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Democratic socialism now

| Tuesday, October 13, 2020

It was during Bernie Sanders’ initial run for the Democratic presidential nomination in 2016 that I became better acquainted with the term democratic socialist, and was intrigued by the idea of a socialist government. Bernie’s platform was especially appealing to an individual like me, a middle to lower class college student, in debt with no healthcare. However, I never took action over this newfound interest, and it was not until he ran again in 2020 that I better allocated myself with democratic socialism, and how it would look applied and established in U.S politics today.

I think what kept me from delving into the ideology, or even simply learning more, was the unconscious negative connotation I had of socialism. In my mind, socialism seems like something radical that could possibly take from U.S. freedoms and, at times, seemed to me to be too similar to the idea of communism.

It was during the spring semester of my freshman year that I decided I would learn more about democratic socialism and learn about the ways it works. That semester, I decided to attend a YDSA meeting over at Notre Dame. There was no particular reason behind attending a meeting — I was just interested in learning more. And the idea of being in an environment where others’ political views would be somewhat aligned to mine, as well as the opportunity for a civil, engaged and mutually respectful conversation over policy, was very appealing.

It was still a surprise that what was most compelling to me about this meeting — what I thought inherently was not going to happen — was exactly what I was met with. It was a different environment to what I am used to at Saint Mary’s, and knowing others were wanting to gather and take action towards change from the tri-campus community created a sense of solidarity that had a huge impact on me.

If you would have asked me a year ago what political party I aligned with, without a second of doubt I would’ve answered “Democrat,” and that would’ve concluded the answer. But thinking about it now, if someone would have gone a step further and asked me why, I wouldn’t have an elaborate, thought-out answer, and rather a general sentiment of “Republican bad, Democratic good,” on the basis that conservative foundations of the Republican Party are oppressive and go against my political agenda.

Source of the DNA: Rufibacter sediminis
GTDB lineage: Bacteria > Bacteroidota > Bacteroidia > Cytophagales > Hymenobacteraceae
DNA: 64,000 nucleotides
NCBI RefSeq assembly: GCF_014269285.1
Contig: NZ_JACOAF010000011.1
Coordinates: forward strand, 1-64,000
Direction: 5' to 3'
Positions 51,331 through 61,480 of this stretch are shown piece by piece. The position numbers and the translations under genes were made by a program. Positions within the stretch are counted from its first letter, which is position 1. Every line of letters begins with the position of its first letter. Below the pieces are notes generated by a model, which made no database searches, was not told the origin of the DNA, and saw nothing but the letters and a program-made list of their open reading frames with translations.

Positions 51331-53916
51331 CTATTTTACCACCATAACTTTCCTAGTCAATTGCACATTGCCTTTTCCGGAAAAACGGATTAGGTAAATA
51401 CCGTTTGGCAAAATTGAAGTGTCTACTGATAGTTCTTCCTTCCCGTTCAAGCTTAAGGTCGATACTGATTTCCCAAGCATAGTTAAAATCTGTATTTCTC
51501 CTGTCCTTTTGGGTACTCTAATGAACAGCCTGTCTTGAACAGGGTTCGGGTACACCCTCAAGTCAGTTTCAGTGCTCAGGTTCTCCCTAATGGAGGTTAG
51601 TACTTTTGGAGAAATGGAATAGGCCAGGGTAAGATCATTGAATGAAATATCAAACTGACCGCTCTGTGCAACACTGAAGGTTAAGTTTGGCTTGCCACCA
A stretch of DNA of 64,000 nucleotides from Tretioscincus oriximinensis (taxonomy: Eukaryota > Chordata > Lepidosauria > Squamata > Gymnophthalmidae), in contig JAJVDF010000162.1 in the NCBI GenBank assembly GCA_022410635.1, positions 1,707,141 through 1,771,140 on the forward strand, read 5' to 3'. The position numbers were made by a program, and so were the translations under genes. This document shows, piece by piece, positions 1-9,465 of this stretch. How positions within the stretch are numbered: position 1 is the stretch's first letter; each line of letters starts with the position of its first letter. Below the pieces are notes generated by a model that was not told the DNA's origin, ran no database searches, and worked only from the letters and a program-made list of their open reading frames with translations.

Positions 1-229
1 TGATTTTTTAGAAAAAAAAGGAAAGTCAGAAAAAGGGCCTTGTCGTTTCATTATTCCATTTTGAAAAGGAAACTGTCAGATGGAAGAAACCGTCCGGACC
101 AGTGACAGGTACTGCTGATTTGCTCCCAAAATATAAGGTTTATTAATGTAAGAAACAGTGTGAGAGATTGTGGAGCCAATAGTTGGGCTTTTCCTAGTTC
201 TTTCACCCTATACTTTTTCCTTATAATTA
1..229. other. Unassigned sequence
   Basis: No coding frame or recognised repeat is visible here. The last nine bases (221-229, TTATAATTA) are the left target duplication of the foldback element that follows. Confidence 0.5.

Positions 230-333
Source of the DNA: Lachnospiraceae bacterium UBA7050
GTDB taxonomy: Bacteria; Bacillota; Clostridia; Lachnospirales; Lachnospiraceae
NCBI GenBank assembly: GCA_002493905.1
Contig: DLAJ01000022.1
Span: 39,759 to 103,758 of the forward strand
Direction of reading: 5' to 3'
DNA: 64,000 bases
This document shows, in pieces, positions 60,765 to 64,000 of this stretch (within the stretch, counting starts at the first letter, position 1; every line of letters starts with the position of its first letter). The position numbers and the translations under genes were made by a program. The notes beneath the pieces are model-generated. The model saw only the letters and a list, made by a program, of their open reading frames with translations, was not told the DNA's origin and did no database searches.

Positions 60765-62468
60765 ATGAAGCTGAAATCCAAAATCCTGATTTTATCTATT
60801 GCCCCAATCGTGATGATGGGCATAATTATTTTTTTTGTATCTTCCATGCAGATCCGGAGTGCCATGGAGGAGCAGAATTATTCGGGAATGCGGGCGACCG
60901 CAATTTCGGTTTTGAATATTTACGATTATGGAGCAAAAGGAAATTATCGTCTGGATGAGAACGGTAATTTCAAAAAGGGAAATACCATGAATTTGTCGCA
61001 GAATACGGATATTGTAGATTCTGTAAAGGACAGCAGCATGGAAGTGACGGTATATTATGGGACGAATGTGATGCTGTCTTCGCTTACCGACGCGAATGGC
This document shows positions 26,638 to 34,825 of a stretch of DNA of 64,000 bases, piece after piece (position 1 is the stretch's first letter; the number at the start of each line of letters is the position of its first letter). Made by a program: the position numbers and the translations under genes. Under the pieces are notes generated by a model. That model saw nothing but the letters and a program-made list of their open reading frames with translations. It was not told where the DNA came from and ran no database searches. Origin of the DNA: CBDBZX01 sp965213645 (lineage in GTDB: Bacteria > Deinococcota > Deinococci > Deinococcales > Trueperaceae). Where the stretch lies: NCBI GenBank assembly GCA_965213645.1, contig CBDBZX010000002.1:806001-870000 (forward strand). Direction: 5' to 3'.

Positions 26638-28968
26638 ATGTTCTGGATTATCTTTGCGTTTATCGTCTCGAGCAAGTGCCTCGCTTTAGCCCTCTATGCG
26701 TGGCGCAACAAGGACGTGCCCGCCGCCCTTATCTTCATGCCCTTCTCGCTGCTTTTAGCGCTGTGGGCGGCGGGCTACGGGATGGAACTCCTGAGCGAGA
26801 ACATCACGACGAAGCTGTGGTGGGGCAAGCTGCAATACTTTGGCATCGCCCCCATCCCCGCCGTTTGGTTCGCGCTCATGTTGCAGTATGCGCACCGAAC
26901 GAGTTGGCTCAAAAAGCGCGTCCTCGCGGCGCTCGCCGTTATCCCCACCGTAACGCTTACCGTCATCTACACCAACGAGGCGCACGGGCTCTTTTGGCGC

Today, if someone were to ask me how I align politically, I like to believe I would take a couple of seconds to ponder, then answer confidently: “Democratic socialist.” Not only that, but if asked why, I would assert that the government should meet the needs of the people it governs: basic human rights such as healthcare, free higher education and government aid during times of need.

Hard-working individuals and their families, no matter their socioeconomic status, are rightfully entitled to healthcare. Future leaders and young adults who wish to further their education should be able to do so without drowning in debt, and the government should be able to provide basic human necessities like housing and nutrition in the face of economic instability.

It is now, with this newfound point of view and knowledge, that I urge for democratic socialism, more than ever. I look forward to a future — a tangible future — in which ecosystems and communities don’t burn in flames, clean water is accessible to all and there are still agricultural yields. A future in which we encourage future leaders and participating citizens not only through words, but through actions, such as free higher education. A future in which everyone who needs medical attention, no matter how small, has accessibility to care at little to no cost.

I await the day I can attend another NDYDSA meeting, as the school fails to acknowledge the group as an official club; but that is no problem, for they cannot silence our independent actions and words until the day we can gather, advocate and continue to create change. Until then I urge you to engage in civic participation and vote, not just party-line voting, but educating yourself on the candidates and their platforms to have the biggest impact through your vote.

The views expressed in this column are those of the author and not necessarily those of The Observer.

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